On a recent post after the Ballycotton '10', I raised the question of why Ballycotton Running Promotions could organise a major 10 mile race race for €15 yet some other Half-Marathon events are charging €40, €50 or even €60!! With that in mind, I am reprinting an article here by David O'Dwyer of East Cork AC on the subject of race entry fees. This appeared in a recent issue of the Irish Runner magazine and it is re-printed here on this website by kind permission of Frank Greally, the editor of the magazine.
Race Entries.......Value for Money?........by David O'Dwyer
A hot topic of late is the price of race entries and how they can vary so much between comparable events around the country. What are the criteria that determine the entry fee for a race? Are competitors being adequately catered for? Are athletes getting value for money? All of this of course depends on what the primary aim of the race organiser is. Is it to provide a quality race or is it to make money?
This dicotomy is probably responsible for the significant difference in entry fees between comparable events. How else can the entry fee for say a Half Marathon in Cork vary from as little as €20 to as much as €60 for a Half Marathon elsewhere in the country? To add further to the discussion the race with the cheaper entry fee often offer a better deal to the athlete, not just in terms of prize fund but in overall organisation.
Many of the long standing races are hosted by athletic clubs or organisations with the proceeds of the race going directly back into the sport in some shape or form. Two examples of these would be the Dungarvan 10 hosted by West Waterford AC and the Ballycotton 10 organised by Ballytcotton Running Promotions. The entry fee for these races is €20 and €15 respectively. These are two of the more popular high profile 10 mile races that are well attended and well organised. Despite the relatively modest entry fee there is still a substantial prize fund that caters for the top 10 finishers and also the top 3 in most masters’ categories. Team prizes are also well catered for. It would be hard to argue that these races don’t offer value for money.
In the past few years many ‘new’ races have appeared on the race calendar. Apart from having impressive looking websites the other common denominator among these new races is the high price of the entry fee in comparison to some of the more established races such as those mentioned above. In many cases the prizes on offer are minimal with only the top 3 finishers catered for and possibly only the first in each masters’ category catered for. The team prize seems to be overlooked in many of these races.
There are no doubt expenses to be covered by race organisers and in some cases this will be required without a main sponsor on board. The obvious expenses would include the overall prize fund, chip timing, the provision of portable toilets to name a few. The goody bag for all finishers is now almost expected for anything above a 10k with finisher T-shirt, a medal or mug, a drink and other goodies to be included.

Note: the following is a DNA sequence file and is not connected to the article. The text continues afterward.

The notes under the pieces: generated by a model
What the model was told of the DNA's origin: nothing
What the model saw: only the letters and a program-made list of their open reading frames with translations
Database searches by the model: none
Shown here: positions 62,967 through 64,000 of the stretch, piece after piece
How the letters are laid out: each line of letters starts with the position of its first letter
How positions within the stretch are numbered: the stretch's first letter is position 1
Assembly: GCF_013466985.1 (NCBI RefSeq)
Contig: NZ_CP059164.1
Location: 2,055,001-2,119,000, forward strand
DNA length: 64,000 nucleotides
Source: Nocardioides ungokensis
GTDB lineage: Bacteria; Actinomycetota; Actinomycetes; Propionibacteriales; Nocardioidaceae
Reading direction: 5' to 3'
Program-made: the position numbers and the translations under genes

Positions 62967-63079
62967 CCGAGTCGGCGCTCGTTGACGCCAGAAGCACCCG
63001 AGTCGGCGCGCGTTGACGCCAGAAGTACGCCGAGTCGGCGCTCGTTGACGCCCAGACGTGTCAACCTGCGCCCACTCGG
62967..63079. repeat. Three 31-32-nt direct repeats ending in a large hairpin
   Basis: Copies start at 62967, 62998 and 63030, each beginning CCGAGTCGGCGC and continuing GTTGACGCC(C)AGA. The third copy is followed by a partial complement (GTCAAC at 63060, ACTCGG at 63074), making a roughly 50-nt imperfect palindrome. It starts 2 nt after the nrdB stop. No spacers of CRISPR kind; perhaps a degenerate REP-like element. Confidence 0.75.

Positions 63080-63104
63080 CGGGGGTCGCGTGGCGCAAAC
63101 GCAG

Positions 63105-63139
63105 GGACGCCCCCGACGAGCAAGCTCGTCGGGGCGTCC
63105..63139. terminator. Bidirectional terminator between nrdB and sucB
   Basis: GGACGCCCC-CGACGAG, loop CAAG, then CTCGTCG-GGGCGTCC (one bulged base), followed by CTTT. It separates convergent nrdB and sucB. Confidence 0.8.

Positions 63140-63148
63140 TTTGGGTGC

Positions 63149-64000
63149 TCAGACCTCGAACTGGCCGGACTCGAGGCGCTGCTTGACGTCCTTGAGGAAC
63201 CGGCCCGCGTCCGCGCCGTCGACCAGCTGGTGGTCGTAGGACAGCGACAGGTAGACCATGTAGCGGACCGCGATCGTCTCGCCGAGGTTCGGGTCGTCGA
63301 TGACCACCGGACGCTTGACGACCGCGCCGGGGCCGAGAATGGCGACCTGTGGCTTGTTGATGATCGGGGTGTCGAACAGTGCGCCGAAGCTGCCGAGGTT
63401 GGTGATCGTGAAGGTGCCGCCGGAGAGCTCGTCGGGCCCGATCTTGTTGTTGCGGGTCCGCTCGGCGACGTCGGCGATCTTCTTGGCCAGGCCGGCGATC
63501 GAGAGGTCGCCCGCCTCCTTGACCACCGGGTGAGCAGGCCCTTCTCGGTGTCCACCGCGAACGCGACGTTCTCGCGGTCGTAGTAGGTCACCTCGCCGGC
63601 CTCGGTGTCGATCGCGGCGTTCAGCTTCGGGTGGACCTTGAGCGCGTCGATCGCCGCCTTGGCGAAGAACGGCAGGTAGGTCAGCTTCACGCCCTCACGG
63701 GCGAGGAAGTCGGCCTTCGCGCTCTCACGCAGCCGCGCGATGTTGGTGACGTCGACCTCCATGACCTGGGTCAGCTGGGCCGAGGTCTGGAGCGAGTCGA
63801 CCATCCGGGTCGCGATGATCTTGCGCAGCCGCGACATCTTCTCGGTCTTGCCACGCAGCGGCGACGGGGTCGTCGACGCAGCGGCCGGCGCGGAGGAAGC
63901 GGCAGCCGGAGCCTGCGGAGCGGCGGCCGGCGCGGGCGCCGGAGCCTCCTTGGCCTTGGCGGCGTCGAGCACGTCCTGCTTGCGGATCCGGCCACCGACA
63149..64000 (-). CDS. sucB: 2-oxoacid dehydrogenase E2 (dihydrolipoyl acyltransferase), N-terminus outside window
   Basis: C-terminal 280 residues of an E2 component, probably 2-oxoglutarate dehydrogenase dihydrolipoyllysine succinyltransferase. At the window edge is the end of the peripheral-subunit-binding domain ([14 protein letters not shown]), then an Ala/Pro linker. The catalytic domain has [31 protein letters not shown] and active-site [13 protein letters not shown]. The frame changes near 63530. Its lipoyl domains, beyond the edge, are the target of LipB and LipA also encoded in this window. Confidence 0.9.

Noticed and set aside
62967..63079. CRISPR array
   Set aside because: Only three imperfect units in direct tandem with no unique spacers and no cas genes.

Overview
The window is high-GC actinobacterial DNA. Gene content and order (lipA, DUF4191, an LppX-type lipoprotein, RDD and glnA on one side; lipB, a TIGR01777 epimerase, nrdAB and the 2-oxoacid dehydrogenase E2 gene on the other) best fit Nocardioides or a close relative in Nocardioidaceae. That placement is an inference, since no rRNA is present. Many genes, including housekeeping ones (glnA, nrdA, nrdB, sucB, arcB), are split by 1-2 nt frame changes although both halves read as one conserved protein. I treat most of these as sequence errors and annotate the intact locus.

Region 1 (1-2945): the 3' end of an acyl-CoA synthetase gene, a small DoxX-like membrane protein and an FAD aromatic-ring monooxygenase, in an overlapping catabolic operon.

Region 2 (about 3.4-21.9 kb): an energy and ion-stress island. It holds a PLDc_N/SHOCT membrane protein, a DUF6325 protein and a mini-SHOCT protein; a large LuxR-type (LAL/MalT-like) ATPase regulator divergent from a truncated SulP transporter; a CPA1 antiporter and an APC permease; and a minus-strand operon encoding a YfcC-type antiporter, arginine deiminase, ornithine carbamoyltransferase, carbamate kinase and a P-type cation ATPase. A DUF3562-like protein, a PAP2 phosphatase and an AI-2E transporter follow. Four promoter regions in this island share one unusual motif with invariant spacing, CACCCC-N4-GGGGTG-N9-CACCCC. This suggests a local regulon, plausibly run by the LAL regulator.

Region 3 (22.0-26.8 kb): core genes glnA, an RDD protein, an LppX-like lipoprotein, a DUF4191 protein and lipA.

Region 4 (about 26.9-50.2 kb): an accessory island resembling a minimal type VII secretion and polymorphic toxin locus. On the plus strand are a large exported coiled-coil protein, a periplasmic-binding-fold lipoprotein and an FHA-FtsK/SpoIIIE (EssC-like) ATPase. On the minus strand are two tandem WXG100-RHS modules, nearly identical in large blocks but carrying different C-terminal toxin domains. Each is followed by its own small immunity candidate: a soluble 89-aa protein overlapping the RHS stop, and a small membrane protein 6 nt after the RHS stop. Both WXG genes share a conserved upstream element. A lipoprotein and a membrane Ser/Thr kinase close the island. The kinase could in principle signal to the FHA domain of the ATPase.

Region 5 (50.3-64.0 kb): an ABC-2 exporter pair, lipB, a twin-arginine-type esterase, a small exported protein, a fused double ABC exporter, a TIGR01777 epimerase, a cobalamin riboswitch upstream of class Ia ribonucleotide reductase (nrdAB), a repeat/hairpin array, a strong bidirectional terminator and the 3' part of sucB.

According to John Walshe of Ballytcotton Running Promotions the main reason for increasing the entry fee of the Ballycotton 10 race up to €15 is to cover the provision of chip timing as there is no longer a main sponsor on board. An additional cost for the Ballycotton 10 that most other races wouldn’t have is the provision of buses to transport runners to and from the race. If Ballycotton can do all of this and more for as little as €15 then why are other races charging so much more?
Most road races these days will state that they have an official ‘AAI permit’. Does this give them carte blanche to charge what they please? What does the AAI permit mean anyway? It appears to be offering an air of credibility where it may not be deserved.
The fact that these new races are attracting large fields means that there is an obvious need for them. It could be argued though that the large numbers that are entering some of these races are being charged over the odds are not getting value for money. This may be generalising but the majority of the entry fields are made up of people who are new to the sport and are not members of an athletic club. Unfortunately in many cases they are slow to join an athletics club as they are seen by some to be for ‘serious or competitive runners’ only. They still need an outlet for their training effort and want to complete a race and these races sell themselves as an experience as opposed to a pure race. This is their big selling point. Fair play to the savvy entrepreneurs who have spotted this niche market but are people being taken advantage of? In a time of falling prices in the economy isn’t it time for the price of race entries to follow suit?
Do you agree with David's article? Have you taken part in any of those events charging high entry fees? Was it worth it? Would you enter again? Click on the 'Comment' link below and give your opinion.
(By the way, the Running in Cork website got in excess of 18,000 hits in the month of March 2010 so your opinion will be seen!!............John Desmond)